Masteria manauara sp. nov., the first masteriine species from Brazil (Araneae: Dipluridae: Masteriinae)

Rogério Bertani Wanessa Ribeiro Cruz Maria Ermelinda do Espírito Santo Oliveira About the authors

Abstract

A new species of Masteria L. Koch, 1873 from Manaus, Brazil, Masteria manauara sp. nov., is herein described. The specimens were collected by hand or using litter bags in the leaf litter around Attalea attaleoides (Barb. Rodr.) palm trees. The new species resembles Masteria colombiensis Raven, 1981 by lacking paraembolic apophysis on male copulatory organs and having spiniform apophysis on the ventral metatarsus I. It differs in the tibial spur, made of two subdistal, spiniform and converging spurs. Females are unique in having two spermathecae with slender helicoidal stalks. Males and females have only six eyes, and are tiny, even when compared with other Masteria species.

Amazon; Attalea attaleoides; leaf litter; Mygalomorphae; taxonomy


TAXONOMY AND NOMENCLATURE

Masteria manauara sp. nov., the first masteriine species from Brazil (Araneae: Dipluridae: Masteriinae)

Rogério BertaniI,** Corresponding author. E-mail: rbert@butantan.gov.br, rogerio.bertani@uol.com.br; Wanessa Ribeiro CruzII; Maria Ermelinda do Espírito Santo OliveiraIII

ILaboratório Especial de Ecologia e Evolução, Instituto Butantan. Avenida Vital Brazil 1500, 05503-900 São Paulo, SP, Brazil

IIPrograma de Pós-graduação em Diversidade Biológica, Universidade Federal do Amazonas. E-mail: wanessa_cruz@yahoo.com.br

IIIInstituto de Ciências Biológicas, Universidade Federal do Amazonas. Avenida General Rodrigo Otávio Jordão Ramos 3000, Campus Universitário, 69077-000 Manaus, AM, Brazil. E-mail: ermeoliveira@uol.com.br

ABSTRACT

A new species of Masteria L. Koch, 1873 from Manaus, Brazil, Masteria manauara sp. nov., is herein described. The specimens were collected by hand or using litter bags in the leaf litter around Attalea attaleoides (Barb. Rodr.) palm trees. The new species resembles Masteria colombiensis Raven, 1981 by lacking paraembolic apophysis on male copulatory organs and having spiniform apophysis on the ventral metatarsus I. It differs in the tibial spur, made of two subdistal, spiniform and converging spurs. Females are unique in having two spermathecae with slender helicoidal stalks. Males and females have only six eyes, and are tiny, even when compared with other Masteria species.

Key words: Amazon; Attalea attaleoides; leaf litter; Mygalomorphae; taxonomy.

The Mygalomorphae comprises 2,731 species distributed in 16 families (Platnick 2013) and is well-known for containing most of the largest spider species in the world, mainly in the Theraphosidae. However, Mygalomorphae also contains tiny species, some of which are amongst the smallest spider species ever recorded (Raven 1979, 1981, Raven & Platnick 1981, Platnick & Foster 1982), a less widely known curiosity. These tiny spiders live mainly in the leaf litter and are normally sampled using particular techniques such as berlese funnels and pit-fall traps (Raven 1979, 1981, Platnick & Foster 1982). Only recently has the knowledge of this fauna increased, and several new species have been discovered.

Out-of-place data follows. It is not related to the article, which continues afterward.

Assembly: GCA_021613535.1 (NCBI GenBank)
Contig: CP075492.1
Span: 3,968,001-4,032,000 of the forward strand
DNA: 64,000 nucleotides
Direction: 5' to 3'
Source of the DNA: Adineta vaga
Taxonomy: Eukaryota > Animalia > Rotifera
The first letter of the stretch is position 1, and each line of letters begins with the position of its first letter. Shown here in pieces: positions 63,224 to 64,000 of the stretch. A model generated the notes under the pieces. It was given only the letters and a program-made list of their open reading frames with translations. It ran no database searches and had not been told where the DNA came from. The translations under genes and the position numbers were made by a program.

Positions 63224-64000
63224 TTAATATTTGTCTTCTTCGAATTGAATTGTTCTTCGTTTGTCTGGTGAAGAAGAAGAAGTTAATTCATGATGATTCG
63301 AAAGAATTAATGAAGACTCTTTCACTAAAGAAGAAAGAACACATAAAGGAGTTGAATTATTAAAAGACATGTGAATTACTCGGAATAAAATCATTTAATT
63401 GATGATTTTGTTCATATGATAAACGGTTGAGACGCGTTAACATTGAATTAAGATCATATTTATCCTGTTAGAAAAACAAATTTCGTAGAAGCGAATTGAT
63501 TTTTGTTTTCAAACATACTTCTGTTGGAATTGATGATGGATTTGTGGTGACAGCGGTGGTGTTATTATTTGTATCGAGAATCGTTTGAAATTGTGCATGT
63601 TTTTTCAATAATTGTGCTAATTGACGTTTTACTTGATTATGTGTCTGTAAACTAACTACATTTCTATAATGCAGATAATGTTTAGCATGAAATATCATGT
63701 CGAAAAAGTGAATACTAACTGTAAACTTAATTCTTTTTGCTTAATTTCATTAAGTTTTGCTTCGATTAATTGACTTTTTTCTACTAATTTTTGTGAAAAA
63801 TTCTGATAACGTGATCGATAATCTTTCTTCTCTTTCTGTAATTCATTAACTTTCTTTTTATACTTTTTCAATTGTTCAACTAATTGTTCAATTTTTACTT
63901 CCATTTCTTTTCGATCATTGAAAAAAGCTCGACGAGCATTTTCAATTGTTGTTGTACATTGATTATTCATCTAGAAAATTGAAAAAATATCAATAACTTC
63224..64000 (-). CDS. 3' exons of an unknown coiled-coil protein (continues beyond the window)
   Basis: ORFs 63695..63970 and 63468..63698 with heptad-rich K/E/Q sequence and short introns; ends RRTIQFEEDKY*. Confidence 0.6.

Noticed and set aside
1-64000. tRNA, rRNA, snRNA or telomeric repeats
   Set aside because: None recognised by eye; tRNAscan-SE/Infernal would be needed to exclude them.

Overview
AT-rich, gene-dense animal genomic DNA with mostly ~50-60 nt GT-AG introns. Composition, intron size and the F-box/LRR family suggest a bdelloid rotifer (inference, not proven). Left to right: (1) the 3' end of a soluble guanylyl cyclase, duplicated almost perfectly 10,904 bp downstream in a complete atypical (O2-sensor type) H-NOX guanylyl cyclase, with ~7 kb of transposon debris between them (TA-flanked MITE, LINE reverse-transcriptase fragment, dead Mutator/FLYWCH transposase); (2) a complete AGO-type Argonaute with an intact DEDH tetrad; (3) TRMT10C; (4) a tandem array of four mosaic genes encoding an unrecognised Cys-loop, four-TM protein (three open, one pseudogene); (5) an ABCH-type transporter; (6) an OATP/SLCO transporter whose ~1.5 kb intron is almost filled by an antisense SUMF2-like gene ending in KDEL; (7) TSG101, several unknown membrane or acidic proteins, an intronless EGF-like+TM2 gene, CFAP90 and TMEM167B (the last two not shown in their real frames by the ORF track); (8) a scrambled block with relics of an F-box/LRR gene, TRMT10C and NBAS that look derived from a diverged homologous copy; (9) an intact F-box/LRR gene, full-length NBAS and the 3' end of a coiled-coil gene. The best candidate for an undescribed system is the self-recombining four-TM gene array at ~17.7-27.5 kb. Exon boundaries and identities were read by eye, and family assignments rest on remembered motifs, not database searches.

One of the genera containing the smallest mygalomorph species is the diplurid Masteria L. Koch, 1873. Masteria comprises 22 species widely distributed in the Australasian Region and the New World: the Fiji Islands and Micronesia, M. hirsuta L. Koch, 1873 - type species; Phillipines, M. caeca Simon, 1892 and M. cavicola Simon, 1892; New Caledonia, M. franzi Raven, 1991 and M. kaltenbachi Raven, 1991; New Guinea, M. macgregori (Rainbow, 1898) and M. pallida (Kulczin'ski, 1908); and Australia, M. toddae Raven, 1979. In the New World, species were described from Cuba, M. aimeae (Alayón, 1995) and M. golovatchi Alayón, 1995; Jamaica, M. lewisi (Chickering, 1964) and M. pecki Gertsch, 1982; Puerto Rico, M. petrunkevitchi (Chickering, 1964); Saint Vincent, M. modesta (Simon, 1891); Trinidad, M. barona (Chickering, 1966) and M. simla (Chickering, 1966); Costa Rica and Panama, M. downeyi (Chickering, 1966) and M. spinosa (Petrunkevitch, 1925); Colombia, M. colombiensis Raven, 1981; and Venezuela, M. cyclops (Simon, 1889), M. lucifuga (Simon, 1889) and M. tovarensis (Simon, 1889).

Herein we describe the first masteriine species from Brazil, collected in Manaus, state of Amazonas.

MATERIAL AND METHODS

Specimens were collected in a "Terra Firme" primary forest patch in Manaus, state of Amazonas, Brazil, Fazenda Experimental from the Universidade Federal do Amazonas (2º39'30.85"S, 60º03'17.87"W) in the leaf litter under and around the palm tree Attalea attaleoides (Barb. Rodr.) using two methods: direct hand collecting in the leaf litter and collecting with litter bags (Swift et al. 1979).

The general format for the descriptions follows Raven (1981) with some modifications; e.g., we provide the diameter of the eye in mm rather than,in ratios. All measurements are in millimeters and were obtained with a Leica LAS Interactive Measurements module. Leg and palp measurements were taken from the dorsal aspect of the left side (unless appendages were lost or obviously regenerated). A Leica LAS Montage and LAS 3D module mounted on a Leica M205C dissecting microscope were used to capture the images of spider structures. Spermathecae were drawn over images obtained with a Leica DM 2500 coumpound microscope. Abbreviations: (ALE) anterior lateral eyes, (AME) anterior median eyes, (ITC) inferior tarsal claw, (MOQ) median ocular quadrangle, (PLE) posterior lateral eyes, (PLS) posterior lateral spinnerets, (PME) posterior median eyes, (PMS) posterior median spinnerets, and (STC) superior tarsal claws. Specimens are deposited in the following institutions: INPA - Instituto de Pesquisas da Amazônia, Manaus, and MNRJ - Museu Nacional do Rio de Janeiro, Rio de Janeiro.

TAXONOMY

Masteria manauarasp. nov.

Figs 1-15


 



Diagnosis. Masteria manauara sp. nov. males differ from males of all other species in the genus by having six eyes (Figs 4 and 12), a tibial spur comprised by two subdistal ventral spurs slightly curved inwards (Figs 8 and 9), a proximal ventral spur on metatarsus I (Figs 8 and 9), and no paraembolic apophysis on palpal bulb (Figs 6 and 7). Females can be distinguished from those of all other species by having two spermathecae with slender, helicoidal stalk (Figs 14 and 15).